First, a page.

…you shall have no other gods before me.You shall not make for yourself an idol, whether in the form of anything that is in heaven above, or that is on the earth beneath, or that is in the water under the earth.You shall not bow down to them or worship them…
It (Love) does not insist on its own way; it is not irritable or resentful… When I was a child, I spoke like a child, I thought like a child, I reasoned like a child; when I became an adult, I put an end to childish ways.
1 Corinthians 13:5, 11
At last, a Farrelly Brothers ‘ film that even adults can enjoy! Maybe it is because they and screenwriters Lowell Ganz and Babaloo Mandel have adapted someone else’s work—the script is based loosely on Nick Hornby’s book about a British soccer addict. The screenwriters showed their merit with Parenthood and Robots, and the excellent About a Boy and High Fidelity were penned by Hornby—both of the latter, by the way, also featuring an obsessed, Peter Pan-like man. This would be a good date film, in that it has something for both guys and gals: a Boston Red Sox addict and a work-obsessed woman, both nearing thirty and attractive, but unable to settle into a long relationship.
Ben Wrightman (Jimmy Fallon) is a junior high math teacher who lives and breathes the Boston Red Sox. His obsession began when he was a painfully shy eight year-old whose uncle took him to his first ball game at Fenway Park. The boy’s eyes widened with wonder as they entered the park and he beheld the Sox on the field and the stands crowded with yelling fans. The uncle, himself a member of the Re Sox Nation, warned the boy, “Be careful, kid—they’ll break your heart.” Win his heart they do, the boy growing up to inherit his uncle’s prized pair of season seats located so that the players can be seen in their dug out. His apartment is filled with Red Sox souvenirs and paraphernalia, even his telephone cradled in a replica of a baseball mitt. Each spring features the ritual of celebrating the arrival of his season tickets and his assigning the days when his baseball loving friends can join him for a game in the prized seats. The gang even travels to Florida to watch the Sox in spring training and rev up again their hopes for a better season.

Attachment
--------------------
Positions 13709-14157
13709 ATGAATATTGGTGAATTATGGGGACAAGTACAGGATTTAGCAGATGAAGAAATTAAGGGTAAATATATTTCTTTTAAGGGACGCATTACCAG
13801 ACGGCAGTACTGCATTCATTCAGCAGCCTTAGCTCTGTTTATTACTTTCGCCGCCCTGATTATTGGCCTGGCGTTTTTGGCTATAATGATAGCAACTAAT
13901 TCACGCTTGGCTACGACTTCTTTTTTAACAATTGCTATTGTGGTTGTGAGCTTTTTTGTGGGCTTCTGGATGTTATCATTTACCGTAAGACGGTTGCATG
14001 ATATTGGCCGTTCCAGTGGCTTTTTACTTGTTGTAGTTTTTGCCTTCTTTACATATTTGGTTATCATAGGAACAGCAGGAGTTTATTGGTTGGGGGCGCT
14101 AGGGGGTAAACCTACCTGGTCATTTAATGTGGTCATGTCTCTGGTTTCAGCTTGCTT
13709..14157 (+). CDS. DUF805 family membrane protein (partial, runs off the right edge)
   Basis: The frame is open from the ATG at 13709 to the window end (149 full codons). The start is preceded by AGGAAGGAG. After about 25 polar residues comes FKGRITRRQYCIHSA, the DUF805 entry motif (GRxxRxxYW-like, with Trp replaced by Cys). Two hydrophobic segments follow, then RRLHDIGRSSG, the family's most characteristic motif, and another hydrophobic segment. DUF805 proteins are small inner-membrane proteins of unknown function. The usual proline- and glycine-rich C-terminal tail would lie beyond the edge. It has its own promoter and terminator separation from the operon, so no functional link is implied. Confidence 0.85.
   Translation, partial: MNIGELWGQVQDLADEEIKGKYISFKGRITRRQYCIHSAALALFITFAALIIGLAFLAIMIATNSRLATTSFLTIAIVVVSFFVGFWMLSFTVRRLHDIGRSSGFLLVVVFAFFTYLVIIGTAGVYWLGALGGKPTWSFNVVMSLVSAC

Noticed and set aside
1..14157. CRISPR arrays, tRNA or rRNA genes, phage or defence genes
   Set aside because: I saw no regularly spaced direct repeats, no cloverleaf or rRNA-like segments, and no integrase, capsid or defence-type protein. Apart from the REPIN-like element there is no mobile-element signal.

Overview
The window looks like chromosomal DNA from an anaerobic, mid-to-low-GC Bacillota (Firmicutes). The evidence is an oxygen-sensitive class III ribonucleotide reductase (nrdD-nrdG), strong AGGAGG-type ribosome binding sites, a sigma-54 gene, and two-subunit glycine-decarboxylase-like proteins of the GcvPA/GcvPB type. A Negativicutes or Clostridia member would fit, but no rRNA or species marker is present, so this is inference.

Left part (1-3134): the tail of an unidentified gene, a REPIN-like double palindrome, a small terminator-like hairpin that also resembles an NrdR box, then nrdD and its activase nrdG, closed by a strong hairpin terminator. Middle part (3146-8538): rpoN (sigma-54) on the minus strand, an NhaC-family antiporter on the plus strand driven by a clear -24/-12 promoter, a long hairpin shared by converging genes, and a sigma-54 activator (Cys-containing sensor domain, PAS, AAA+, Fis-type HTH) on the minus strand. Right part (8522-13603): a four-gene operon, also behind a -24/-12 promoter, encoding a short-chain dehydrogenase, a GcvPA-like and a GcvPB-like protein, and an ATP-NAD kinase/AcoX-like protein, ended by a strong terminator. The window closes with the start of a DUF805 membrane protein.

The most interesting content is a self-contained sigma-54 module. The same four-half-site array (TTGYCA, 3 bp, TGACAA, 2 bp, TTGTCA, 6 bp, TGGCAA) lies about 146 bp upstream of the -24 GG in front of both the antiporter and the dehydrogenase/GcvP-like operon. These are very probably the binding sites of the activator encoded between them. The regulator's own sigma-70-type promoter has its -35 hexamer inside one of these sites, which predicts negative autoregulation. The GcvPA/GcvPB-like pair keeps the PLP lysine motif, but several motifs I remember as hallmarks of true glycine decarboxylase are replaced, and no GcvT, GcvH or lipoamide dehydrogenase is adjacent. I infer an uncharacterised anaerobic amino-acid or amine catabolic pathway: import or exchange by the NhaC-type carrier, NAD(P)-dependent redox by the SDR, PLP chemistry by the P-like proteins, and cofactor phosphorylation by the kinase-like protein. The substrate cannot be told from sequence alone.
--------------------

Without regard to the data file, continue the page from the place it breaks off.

When Ben takes his top students to meet math whiz Lindsey Meeks (Drew Barrymore), he is immediately taken with her. She is a business consultant crunching numbers for big corporations, so she at first brushes aside his invitation to dinner. He is obviously beneath her. Her three friends, however, question her decision, pointing out that hitherto she has in effect been dating herself by going out with men as ambitious and as successful as she—maybe a teacher wouldn’t be so bad.
However, when Ben, a small bouquet in hand, arrives to take her out, he hears a moaning through the apartment door. Lindsey has come down with a severe case of food poisoning. She has to rush to the bathroom, leaving Ben standing at the door. He comes in and takes charge, putting her to bed and cleaning up her vomit from the floor and toilet. (Yes, this bodily fluid is typical of the Farrellys, but it is an integral part of showing Ben’s character here, rather than inserted for laughs.) The next morning when Lindsey opens her bleary eyes, she discovers that her date has put pajamas on her and spent the night on her couch. He is on hand to offer further assistance. She asks if she were dreaming or is it true that he cleaned up her messy bathroom. And so the two begin a relationship.